others. It is possible that she has some unique learning challenges.
This is the first
attempt at blind contour by a fourth grade child. Note that he
started over once. He was able to represent several different
shading and texture tones. He used the bottom part of his paper
Students were told not to worry if the lines were different than they
expected. I told them, "We are practicing. Today we are
learning how to learn how to draw. When you are learning
something new it will easier after you have practiced many
times. Today is the first practice so just do the best that you
This blind contour drawing
by a fifth grade child shows shadows as well
as shading created by flood lights that emphasized the variation in
During the preliminary warm up, each student hugged or petted the bear.
During the preliminary warm up, they each filled four one-inch squares with textures that they drew while listening to various textural noises that I produced.
During the preliminary warm up, each student drew a series of continuous lines across the top of the page. One was very dark. The second was very light. The third was a medium line.
No demonstration drawing was done by the teacher, but students were told not to look at the paper, but only at the bear while the pencil was in motion.
No example drawing were shown prior to the drawings by the students.
This is the second
try by a sixth grade
girl. She drew the bear once and decided to try it a second time to correct
some errors. She did not have time to add the cast shadows, but
outline came out very well.
Ralph does a summersault
In this experiment, I
inverted Ralph to see if two first grade girls could draw the
bear in this unexpected position. The
six-year-olds got the main attributes based on observation. This
suggests that young children can begin to do true observation drawings. I believe that this type of practice can
help prepare them for the day when they become disillusioned with their
own drawings and would like to draw more realistically. They will
have found a way to practice. Knowing how to observe better and how to practice may ease their progress to the next stage in their drawing development.
In the drawing below, one of the six-year-olds added a tree with
branches and leaves that were not drawn from observation. The tree was drawn from her
memorized schematic image of a tree and from her imagination. This
child does lots of drawing.
A five-year-old who tried this inverted bear (her drawing is not available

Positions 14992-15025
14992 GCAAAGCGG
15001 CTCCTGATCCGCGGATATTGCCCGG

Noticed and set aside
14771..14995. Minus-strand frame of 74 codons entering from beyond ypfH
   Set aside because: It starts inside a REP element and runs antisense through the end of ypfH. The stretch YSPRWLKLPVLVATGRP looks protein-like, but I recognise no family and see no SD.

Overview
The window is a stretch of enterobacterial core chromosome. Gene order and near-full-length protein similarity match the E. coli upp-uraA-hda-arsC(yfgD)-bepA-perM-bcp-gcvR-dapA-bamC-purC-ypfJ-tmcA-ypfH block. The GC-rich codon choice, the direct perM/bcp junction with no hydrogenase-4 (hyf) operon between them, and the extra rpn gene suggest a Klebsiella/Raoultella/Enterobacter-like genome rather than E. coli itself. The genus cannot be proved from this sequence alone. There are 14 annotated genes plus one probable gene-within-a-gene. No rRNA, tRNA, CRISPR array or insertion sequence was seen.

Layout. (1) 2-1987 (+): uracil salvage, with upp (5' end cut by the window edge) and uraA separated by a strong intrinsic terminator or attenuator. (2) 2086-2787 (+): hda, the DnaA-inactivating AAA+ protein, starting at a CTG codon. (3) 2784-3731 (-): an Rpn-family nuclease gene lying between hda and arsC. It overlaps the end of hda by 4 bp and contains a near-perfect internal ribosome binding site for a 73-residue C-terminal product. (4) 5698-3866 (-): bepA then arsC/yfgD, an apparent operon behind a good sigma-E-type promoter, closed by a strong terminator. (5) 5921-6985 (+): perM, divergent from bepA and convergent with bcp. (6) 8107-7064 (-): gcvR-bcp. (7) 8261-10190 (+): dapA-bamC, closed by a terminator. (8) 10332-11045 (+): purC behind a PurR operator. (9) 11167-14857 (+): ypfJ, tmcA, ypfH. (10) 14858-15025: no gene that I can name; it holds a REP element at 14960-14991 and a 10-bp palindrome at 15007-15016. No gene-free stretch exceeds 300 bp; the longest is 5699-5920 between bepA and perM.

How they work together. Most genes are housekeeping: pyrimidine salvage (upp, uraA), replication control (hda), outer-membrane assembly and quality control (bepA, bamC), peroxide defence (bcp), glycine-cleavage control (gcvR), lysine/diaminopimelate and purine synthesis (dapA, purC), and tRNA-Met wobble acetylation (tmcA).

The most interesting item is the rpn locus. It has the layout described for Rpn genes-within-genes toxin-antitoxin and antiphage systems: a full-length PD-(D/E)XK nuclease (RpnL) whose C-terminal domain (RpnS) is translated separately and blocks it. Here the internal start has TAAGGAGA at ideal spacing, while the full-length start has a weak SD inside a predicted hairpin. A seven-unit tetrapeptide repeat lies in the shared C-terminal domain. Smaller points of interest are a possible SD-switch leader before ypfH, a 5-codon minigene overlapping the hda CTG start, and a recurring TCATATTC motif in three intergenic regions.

to show here) found that she could draw the inverted bear, but she could not
get her pencil to draw the bear's face upside down. Her
brain insisted that the eyes needed to be placed above the nose.
Ages and abilities are bound to vary between individuals.
Ralph is a big stuffed teddy bear shown here in my office. Our daughter named him. She grew up reading books with her head on one of Ralph's legs. Hence, his legs are dented in on top. This shows up in most of the drawings. As they came into the room, each child was introduced to Ralph and invited to give him a big hug or just pat him a bit.
Ralph did not bring the computer to class when he posed for the children, but he likes to pose with it to show you how big he is. His considerable size and infinite patience was a very helpful. -mb
Other ways to draw
In addition to direct
observations, other good sources for children's drawings
include, their imaginations, their
everyday experiences, their
memories, and events in their
lives. To motivate and inspire them to draw and learn more, I
ask them questions that help them notice things and get ideas. I never draw for them. Questions and their own experimentation can also help them with elaboration
and refinement. I am affirmative specific aspects of their work. I treat their efforts as a gift no
matter how it looks. When they are corrected in their drawing,
young children will automatically move to a less beneficial activity
such as watching cartoons on TV. Rather than show them examples of artwork to inspire them, I assign warm up activities to get them in the mood, focused, and to build confidence.
In addition to blind contour drawing, observation can be learned in a very expressive way with gesture drawing. These links have descriptions of gesture drawing.
Portrait and Figure Drawing has a gesture drawing section.
Learning to Draw by learning the basic seeing and drawing skills needed to draw everything
Motivating Non-Drawing Students
An online book with eight drawing lessons -
All rights reserved. © Marvin Bartel. 2008, updated in October, 2011.